Here is some of the evidence from the last month or so of that desire for control, and how it can backfire:
- Third party iPhone developers can't exchange information that would improve their work and the quality of available applications.
- Apple sets resellers up to deal with old models.
- News of a blacklisting system for iPhone apps, meaning that Apple actively monitors what users load onto the devices they've paid for and deactivate any the company doesn't want, has just come out.
- Apple repeated the iPhone activation disaster that it clearly should have been able to anticipate and solve.
- The launch of MobileMe, Apple's cloud personal information manager, became such a fiasco that Steve Jobs had to admit that it was sub-par.
- Many iPhone users are angry about application crashes, system hangs, and unreasonably long sync times.
It's been a long time since Apple was a small company. These days, it is a massive consumer electronics firm, not a niche provider of machines beloved by right-brained types. Eventually a company becomes so large that it cannot hope to control every aspect of its existence. Instead, the smart corporations focus on what is most important and put a lot of attention on once-simple details that are more critical, and more difficult, than ever before.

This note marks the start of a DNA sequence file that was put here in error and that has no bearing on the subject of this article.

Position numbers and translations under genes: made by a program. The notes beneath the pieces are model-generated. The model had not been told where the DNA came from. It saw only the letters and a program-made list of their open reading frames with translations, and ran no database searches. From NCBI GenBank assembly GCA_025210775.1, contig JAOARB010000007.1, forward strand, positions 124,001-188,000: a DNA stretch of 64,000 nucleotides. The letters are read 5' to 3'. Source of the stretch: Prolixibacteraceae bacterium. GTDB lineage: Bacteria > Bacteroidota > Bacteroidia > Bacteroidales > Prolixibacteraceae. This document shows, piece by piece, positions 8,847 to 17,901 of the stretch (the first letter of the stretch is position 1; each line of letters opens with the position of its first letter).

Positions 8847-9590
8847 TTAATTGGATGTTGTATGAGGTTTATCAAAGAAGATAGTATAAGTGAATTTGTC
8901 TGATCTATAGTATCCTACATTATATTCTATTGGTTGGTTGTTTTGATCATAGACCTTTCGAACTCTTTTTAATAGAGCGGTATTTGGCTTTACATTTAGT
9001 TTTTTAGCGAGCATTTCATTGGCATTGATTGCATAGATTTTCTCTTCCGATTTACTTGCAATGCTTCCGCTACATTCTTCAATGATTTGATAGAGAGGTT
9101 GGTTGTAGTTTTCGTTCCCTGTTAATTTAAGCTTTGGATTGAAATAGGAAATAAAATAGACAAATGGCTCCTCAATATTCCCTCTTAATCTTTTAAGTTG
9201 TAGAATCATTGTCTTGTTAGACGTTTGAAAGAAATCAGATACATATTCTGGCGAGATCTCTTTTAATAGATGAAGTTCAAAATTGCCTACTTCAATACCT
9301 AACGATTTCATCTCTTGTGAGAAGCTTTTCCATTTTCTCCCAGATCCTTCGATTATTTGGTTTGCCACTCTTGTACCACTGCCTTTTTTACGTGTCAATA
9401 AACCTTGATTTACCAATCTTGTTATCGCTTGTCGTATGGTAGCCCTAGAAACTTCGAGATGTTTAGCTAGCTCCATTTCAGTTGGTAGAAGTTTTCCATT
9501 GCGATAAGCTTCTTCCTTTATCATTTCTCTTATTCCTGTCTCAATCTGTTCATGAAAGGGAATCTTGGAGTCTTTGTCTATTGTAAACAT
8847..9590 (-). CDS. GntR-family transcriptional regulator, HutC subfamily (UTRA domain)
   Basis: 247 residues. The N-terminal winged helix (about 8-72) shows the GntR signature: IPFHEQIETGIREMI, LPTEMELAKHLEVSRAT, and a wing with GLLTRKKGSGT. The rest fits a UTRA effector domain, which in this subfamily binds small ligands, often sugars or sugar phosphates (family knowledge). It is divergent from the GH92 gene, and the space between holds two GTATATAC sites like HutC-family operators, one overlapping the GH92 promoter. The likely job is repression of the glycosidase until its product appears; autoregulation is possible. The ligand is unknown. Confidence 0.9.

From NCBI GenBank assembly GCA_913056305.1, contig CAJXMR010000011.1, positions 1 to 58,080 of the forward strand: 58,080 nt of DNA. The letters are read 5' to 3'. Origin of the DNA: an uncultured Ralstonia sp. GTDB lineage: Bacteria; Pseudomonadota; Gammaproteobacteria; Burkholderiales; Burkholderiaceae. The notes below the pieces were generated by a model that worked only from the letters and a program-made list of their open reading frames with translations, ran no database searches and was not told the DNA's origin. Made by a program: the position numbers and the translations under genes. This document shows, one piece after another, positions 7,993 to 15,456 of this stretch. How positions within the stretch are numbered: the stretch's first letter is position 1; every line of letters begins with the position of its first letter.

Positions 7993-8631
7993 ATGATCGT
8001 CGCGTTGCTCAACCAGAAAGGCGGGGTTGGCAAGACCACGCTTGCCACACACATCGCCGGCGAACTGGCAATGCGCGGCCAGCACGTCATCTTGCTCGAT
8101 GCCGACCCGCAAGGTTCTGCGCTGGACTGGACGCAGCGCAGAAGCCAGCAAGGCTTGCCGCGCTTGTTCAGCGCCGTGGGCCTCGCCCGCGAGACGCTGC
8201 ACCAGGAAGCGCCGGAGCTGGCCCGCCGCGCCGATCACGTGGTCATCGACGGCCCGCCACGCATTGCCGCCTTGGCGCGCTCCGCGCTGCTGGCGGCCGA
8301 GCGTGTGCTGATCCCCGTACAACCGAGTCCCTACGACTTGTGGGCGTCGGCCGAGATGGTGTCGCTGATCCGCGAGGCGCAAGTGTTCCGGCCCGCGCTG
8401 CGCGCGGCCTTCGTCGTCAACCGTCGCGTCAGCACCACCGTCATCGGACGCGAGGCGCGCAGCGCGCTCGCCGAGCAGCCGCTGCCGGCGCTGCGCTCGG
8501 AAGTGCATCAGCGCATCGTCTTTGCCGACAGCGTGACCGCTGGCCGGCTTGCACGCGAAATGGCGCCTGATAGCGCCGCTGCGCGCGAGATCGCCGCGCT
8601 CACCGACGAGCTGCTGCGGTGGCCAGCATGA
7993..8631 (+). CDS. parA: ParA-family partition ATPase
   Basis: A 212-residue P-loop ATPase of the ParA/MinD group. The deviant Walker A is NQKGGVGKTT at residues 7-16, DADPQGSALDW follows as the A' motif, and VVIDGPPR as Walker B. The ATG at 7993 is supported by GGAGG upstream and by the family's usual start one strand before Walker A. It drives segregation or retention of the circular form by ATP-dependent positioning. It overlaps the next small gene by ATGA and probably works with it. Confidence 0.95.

Apple isn't taking that necessary step. Maybe Steve Jobs needs to stick with being a visionary chairman and get a crack operations person to act as the CEO, just as Bill Gates did at Microsoft. Perhaps Apple should back out of areas like cloud computing until it can rock-solidly introduce a new product and know that customers will have a terrific experience when they use it, and not just look at it. Now is the time for Apple to let go of the driving need to control and grow up to meet the responsibilities it faces.